The US Federal Trade Commission (FTC) has filed an antitrust lawsuit against Intel, accusing the world's largest computer chip maker ofillegally using its dominant market position to stifle competition and strengthen its monopoly. Earlier this year, Intel was fined €1.06 billion by the EU for abusing its market position.
The FTC alleged that Intel has waged a "systematic campaign" to cut off rivals' access to the marketplace, depriving consumers of choice and innovation in the microchip industry.
Intel has fired back. The FTC's complaint is an effort to create "new rules for regulating and micro-managing business conduct," Intel senior vice president and general counsel Doug Melamed said .
Instead of filing a traditional antitrust complaint, the FTC alleged that Intel has violated Section 5 of the FTC Act prohibiting unfair methods of competition. The decision to file an FTC Act complaint, which covers more ground than an antitrust complaint, ignores decades of established antitrust guidance, Melamed said.
"Put simply, Intel has not violated the law," he added. "We have been sued today because we were not willing to agree to demands that would have been bad for our company, bad for the computer industry, and bad for consumers."
The FTC's decision to move forward with a case against Intel comes just a month after Intel settled antitrust and patent disputes with rival AMD. Intel agreed to pay AMD US$1.25 billion in the settlement.
Intel's tactics were designed to "put the brakes" on superior products from competitors, the FTC said. Intel's efforts have denied microchip customers access to potentially superior products and lower prices, the FTC's complaint said.
"Intel has engaged in a deliberate campaign to hamstring competitive threats to its monopoly," Richard Feinstein, director of the FTC's Bureau of Competition, said. "It's been running roughshod over the principles of fair play and the laws protecting competition on the merits. The commission's action today seeks to remedy the damage that Intel has done to competition, innovation, and, ultimately, the American consumer."
Intel, in a statement, disputed the FTC's allegations. "Intel has competed fairly and lawfully," the statement said. "Its actions have benefitted consumers. The highly competitive microprocessor industry, of which Intel is a key part, has kept innovation robust and prices declining at a faster rate than any other industry."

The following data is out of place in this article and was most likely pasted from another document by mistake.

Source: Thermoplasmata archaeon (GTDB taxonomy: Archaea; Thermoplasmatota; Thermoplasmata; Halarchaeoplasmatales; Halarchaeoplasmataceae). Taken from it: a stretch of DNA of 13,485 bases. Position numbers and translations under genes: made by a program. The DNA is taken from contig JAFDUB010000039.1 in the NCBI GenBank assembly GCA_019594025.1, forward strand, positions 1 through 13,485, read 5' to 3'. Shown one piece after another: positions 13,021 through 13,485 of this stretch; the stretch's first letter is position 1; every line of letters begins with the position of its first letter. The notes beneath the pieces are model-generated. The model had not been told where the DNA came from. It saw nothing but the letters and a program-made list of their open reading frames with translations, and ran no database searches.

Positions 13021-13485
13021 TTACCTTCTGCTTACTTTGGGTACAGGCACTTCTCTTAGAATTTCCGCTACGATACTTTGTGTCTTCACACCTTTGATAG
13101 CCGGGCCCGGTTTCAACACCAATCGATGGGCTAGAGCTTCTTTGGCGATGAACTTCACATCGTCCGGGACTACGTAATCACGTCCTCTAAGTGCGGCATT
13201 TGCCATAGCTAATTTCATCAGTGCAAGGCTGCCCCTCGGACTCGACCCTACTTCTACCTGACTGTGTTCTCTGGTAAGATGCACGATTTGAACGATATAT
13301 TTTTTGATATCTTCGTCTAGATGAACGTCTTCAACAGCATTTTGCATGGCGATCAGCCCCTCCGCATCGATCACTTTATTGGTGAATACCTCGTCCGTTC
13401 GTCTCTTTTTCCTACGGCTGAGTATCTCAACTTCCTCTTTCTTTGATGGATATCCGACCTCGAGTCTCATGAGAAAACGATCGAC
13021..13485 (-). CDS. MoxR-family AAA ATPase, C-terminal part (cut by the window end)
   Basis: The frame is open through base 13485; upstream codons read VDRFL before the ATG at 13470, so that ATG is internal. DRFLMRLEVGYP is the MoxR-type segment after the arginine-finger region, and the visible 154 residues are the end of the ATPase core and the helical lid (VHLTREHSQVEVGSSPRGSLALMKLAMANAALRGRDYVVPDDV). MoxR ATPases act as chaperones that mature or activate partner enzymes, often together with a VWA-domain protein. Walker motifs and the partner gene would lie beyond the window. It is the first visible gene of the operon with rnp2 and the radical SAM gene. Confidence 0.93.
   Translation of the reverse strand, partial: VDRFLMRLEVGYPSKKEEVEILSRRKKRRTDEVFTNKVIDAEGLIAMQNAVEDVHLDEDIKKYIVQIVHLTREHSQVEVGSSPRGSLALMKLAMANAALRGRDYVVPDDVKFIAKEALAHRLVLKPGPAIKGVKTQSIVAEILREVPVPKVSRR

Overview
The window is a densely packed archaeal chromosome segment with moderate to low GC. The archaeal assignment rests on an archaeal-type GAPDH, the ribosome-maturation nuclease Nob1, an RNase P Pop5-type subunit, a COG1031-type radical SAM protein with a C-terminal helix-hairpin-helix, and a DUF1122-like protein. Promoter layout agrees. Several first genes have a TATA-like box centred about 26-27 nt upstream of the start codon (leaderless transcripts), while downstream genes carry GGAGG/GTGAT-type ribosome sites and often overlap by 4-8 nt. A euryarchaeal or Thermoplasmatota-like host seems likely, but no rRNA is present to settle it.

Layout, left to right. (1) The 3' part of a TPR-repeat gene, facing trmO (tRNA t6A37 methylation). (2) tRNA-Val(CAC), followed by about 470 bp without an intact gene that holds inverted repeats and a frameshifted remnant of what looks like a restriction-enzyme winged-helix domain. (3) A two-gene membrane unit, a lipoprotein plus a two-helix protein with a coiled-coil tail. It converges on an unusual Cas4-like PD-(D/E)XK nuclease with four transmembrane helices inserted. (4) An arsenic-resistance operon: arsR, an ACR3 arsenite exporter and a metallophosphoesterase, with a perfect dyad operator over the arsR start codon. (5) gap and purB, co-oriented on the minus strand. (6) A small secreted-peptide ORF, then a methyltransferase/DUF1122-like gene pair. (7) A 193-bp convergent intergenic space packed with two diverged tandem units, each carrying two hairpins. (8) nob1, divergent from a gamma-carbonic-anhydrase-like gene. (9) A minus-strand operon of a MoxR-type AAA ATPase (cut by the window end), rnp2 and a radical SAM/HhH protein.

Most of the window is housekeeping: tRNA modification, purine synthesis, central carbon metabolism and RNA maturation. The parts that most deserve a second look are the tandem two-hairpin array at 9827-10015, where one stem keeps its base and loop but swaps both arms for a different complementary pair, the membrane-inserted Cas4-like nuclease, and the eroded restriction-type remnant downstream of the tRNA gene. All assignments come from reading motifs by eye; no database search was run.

The case should have been settled, and settlement talks had progressed "very far but stalled when the FTC insisted on unprecedented remedies," Melamed, said in a statement.
Parts of the FTC complaint weren't brought to Intel's attention until 8 December, and were not fully investigated by the agency, Melamed said. "It is obvious from the complaint that the FTC does not understand important aspects of the computer industry," he added. "The FTC asks for remedies that would have made it impossible for Intel to conduct its legitimate business."
The FTC will not seek monetary penalties in the case, but instead will push for changes in Intel's competitive conduct, the FTC's Feinstein said. Possible remedies include changes in how Intel prices its products, limitations on bundling products, and possibly sharing intellectual property, he said.
Monetary damages weren't a top priority because the EU has brought a case against Intel seeking monetary damages, and New York state Attorney General Andrew Cuomo's investigation of Intel, launched in early 2008, could include monetary damages, Feinstein said. The AMD settlement also included a "substantial payment," he said.
"I don't think it was essential that the FTC seek additional monetary relief," Feinstein said. "We are really more focused on addressing the conduct and restoring robust competition."
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